A montage of anticipation

Anticipation of the upcoming senior staff reshuffle grew this week as Tedros announced several new WHO director-level appointments, as well as 11 new country representatives, in an internal WHO staff announcement released on Friday.

New appointments include Gaya Gamhewage, a Sri Lankan physician as Director, Prevention and Response to Sexual Exploitation, Abuse and Harassment.

Gamhewage has already served in this critical position, where she led much of WHO’s response to the sexual exploitation and abuse scandal that broke out in the Democratic Republic of Congo in September 2020 – and has since subject to an ongoing internal investigation.

Tedros also announced the appointment of Dr. Alian Labric, a Belgian researcher, as director of the WHO’s relatively new digital health intelligence unit. Labrick is a former professor and associate chair for research at Johns Hopkins University.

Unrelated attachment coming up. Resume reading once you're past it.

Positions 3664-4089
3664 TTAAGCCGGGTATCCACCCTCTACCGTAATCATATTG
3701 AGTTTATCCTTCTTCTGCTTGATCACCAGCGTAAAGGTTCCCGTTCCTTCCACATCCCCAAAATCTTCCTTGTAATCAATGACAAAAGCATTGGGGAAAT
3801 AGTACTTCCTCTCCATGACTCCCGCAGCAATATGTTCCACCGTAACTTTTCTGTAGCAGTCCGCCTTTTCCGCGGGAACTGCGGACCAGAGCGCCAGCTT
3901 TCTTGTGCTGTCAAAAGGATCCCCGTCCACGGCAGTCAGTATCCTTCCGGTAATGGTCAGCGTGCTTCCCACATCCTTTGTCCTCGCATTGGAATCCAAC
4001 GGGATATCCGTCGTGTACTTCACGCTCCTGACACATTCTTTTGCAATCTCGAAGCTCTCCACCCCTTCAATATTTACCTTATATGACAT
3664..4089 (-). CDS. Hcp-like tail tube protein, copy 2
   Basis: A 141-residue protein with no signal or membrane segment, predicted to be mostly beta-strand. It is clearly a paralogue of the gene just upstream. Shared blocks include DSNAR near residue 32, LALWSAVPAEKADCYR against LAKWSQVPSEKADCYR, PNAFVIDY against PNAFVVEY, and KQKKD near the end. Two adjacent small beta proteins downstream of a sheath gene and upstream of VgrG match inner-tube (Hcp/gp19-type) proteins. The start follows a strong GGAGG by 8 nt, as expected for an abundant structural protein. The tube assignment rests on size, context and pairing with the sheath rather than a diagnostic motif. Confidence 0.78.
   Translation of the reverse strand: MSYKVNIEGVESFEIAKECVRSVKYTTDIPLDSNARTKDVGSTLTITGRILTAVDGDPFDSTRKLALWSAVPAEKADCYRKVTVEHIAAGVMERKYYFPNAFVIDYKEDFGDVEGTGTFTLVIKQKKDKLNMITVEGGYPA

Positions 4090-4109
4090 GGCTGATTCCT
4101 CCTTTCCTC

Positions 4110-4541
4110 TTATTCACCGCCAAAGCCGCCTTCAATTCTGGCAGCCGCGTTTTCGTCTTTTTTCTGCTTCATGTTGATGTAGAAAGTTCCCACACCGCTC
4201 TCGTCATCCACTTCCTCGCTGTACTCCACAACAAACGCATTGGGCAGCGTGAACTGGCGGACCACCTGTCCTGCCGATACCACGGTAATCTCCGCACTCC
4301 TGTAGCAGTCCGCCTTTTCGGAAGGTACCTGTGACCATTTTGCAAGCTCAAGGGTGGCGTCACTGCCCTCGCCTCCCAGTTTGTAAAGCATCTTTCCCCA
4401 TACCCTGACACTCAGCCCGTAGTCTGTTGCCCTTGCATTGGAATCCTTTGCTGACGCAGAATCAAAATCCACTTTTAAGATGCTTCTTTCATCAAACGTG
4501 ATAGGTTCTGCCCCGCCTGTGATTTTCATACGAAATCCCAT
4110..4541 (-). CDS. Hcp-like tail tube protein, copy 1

At the same time, Tedros announced a new WHO representative in the Democratic Republic of the Congo, Dr Bureima Hama Sambo, as well as new heads of offices in Mauritius, Barbados, Panama, Qatar, Romania, Albania, Belarus and the Solomon Islands Korea (North Korea) and Myanmar.

Image credits: WHO, Fletcher/HPW.